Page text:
While seditious sentiments grew in sectors of the military and extreme right, the government faced a serious crisis at the beginning of the decade, and its position became increasingly untenable in the course of 1980. Key events saw the resignation of the Minister of Culture, Manuel Clavero on 15 January; the restructuring of the government on 3 May; the motion of no confidence against Adolfo Suarez moved by the Spanish Socialist Workers' Party (PSOE) between 28 May and 30 May; the resignation on 22 July of the vice-president, Fernando Abril Martorell, which produced a new reshuffle in September; and the election in October of Miguel Herrero Rodríguez de Miñón, alternative candidate of the official bid for president of the centrist parliamentary group promoted by Suárez.

The growing weakness of Suárez at the heart of his own party led to his televised resignation as prime minister and president of the UCD on 29 January 1981. On 1 February, the Colectivo "Almendros" published an openly insurgent article in the far-right newspaper El Alcázar, which was the mouthpiece of the Búnker hardliners, including Carlos Arias Navarro, Luis Carrero Blanco's successor as Prime minister, and the leader of the francoist party Fuerza Nueva, Blas Piñar. From 2 February to 4 February, the King and Queen traveled to Guernica, where the deputies of Basque separatist party Herri Batasuna received them with boos and hisses and various incidents. On 6 February, the engineer Ryan from the Lemoiz nuclear project was found murdered, having been kidnapped a few days earlier. Meanwhile, there was no further news about industrialist Luis Suñer after his abduction.

In this tense climate, the process of choosing Suárez's successor commenced. Between 6 February and 9 February, the 2nd UCD congress was held in Majorca, where the party appeared to be in disarray and Agustín Rodríguez Sahagún was named acting prime minister. On 10 February, Leopoldo Calvo Sotelo was named candidate for prime minister.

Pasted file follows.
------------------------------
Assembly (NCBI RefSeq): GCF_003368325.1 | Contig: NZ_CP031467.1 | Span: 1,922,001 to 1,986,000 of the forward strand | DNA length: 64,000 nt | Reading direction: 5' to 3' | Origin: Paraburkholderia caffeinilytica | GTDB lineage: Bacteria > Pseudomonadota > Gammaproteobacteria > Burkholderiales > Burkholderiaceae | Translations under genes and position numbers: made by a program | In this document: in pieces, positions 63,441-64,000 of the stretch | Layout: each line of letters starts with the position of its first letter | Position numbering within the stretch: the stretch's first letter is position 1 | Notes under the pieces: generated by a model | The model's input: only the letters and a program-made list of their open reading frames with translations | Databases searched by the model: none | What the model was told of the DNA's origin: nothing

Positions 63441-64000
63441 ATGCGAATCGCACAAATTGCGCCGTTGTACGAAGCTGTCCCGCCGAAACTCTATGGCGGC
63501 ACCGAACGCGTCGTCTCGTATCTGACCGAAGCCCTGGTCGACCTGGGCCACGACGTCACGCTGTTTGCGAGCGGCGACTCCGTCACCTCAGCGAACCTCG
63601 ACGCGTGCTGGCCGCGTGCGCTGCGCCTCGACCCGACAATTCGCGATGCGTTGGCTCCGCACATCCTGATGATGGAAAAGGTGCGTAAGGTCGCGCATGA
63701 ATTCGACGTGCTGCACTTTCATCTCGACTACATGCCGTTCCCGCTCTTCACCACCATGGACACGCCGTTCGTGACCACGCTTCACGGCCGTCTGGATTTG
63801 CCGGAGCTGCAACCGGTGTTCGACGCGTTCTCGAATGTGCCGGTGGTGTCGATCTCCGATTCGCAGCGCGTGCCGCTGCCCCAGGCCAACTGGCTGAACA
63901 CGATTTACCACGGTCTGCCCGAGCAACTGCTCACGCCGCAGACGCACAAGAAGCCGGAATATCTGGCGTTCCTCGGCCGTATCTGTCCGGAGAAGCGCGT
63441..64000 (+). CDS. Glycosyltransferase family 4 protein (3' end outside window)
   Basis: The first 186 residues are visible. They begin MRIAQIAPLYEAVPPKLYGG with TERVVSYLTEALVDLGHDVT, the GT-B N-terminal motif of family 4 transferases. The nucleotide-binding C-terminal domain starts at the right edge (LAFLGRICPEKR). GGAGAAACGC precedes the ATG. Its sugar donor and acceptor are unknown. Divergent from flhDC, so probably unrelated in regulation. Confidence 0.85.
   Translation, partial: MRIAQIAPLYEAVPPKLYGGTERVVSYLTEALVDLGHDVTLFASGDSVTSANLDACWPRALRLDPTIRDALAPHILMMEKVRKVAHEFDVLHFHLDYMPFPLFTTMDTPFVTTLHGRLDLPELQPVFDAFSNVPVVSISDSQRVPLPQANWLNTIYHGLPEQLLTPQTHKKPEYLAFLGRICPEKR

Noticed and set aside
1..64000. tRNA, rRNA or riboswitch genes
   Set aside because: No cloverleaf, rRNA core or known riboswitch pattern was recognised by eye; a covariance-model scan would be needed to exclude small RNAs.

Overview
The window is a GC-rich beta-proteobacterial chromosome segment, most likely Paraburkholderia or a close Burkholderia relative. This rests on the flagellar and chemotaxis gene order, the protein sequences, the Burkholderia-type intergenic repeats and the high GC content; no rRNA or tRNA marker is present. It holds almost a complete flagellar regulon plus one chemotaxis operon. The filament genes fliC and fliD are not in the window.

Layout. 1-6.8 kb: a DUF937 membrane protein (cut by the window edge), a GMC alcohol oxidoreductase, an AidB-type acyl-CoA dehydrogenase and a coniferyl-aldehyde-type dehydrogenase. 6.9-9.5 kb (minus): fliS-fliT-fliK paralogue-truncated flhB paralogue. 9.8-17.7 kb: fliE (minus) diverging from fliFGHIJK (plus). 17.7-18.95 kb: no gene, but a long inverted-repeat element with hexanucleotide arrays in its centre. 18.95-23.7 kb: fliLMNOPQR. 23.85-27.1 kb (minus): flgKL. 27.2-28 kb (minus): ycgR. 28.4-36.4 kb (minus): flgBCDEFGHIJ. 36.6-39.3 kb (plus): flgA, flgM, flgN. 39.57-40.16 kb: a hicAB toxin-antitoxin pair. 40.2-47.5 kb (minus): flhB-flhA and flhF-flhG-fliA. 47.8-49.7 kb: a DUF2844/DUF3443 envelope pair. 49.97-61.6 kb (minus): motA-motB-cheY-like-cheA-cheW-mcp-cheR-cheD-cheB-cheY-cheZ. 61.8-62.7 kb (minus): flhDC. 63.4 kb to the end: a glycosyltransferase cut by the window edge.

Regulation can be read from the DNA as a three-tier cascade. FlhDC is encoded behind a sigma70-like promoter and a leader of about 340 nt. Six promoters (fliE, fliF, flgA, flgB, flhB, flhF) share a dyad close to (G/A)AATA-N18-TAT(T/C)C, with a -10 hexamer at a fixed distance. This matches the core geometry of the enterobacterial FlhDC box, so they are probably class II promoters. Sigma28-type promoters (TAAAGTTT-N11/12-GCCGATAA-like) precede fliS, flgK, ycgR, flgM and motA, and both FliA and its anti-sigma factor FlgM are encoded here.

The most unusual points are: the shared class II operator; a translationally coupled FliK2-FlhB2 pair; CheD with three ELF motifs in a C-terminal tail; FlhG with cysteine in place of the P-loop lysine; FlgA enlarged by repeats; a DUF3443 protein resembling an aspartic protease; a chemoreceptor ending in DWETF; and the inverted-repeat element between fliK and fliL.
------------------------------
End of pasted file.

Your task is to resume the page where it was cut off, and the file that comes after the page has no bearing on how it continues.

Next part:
Political flashpoint

Tensions came to a head on 13 February, when news emerged of the torture and death in Carabanchel of Jose Ignacio Arregui, a member of the armed Basque separatist movement ETA, who had been held incommunicado for 10 days in the General Security Directorate (Dirección General de Seguridad).[1] A general strike in the Basque region and an acrimonious debate between opposing parliamentary groups in the Congress followed. The government then dismissed various police chiefs, while in the Interior Ministry there were resignations in solidarity with the torturers. El Alcázar judged the government's actions a show of weakness that needed to be stopped.

Against this extraordinary backdrop, Calvo Sotelo introduced his government on 18 February, but in elections on the 20th he failed to obtain the necessary majority for confirmation as Prime Minister, so a new vote was scheduled for the 23rd. This was the day that the plotters had chosen for their coup attempt. It would be the result of a strong effort by Tejero and General Jaime Milans del Bosch, on the one hand, and a more subdued one by General Alfonso Armada, a confidant of the King, on the other.


One of the Spanish Army's M47 Patton tanks that was ordered onto the streets of Valencia by Captain General Jaime Milans del Bosch during the attempted coup of February 23, 1981.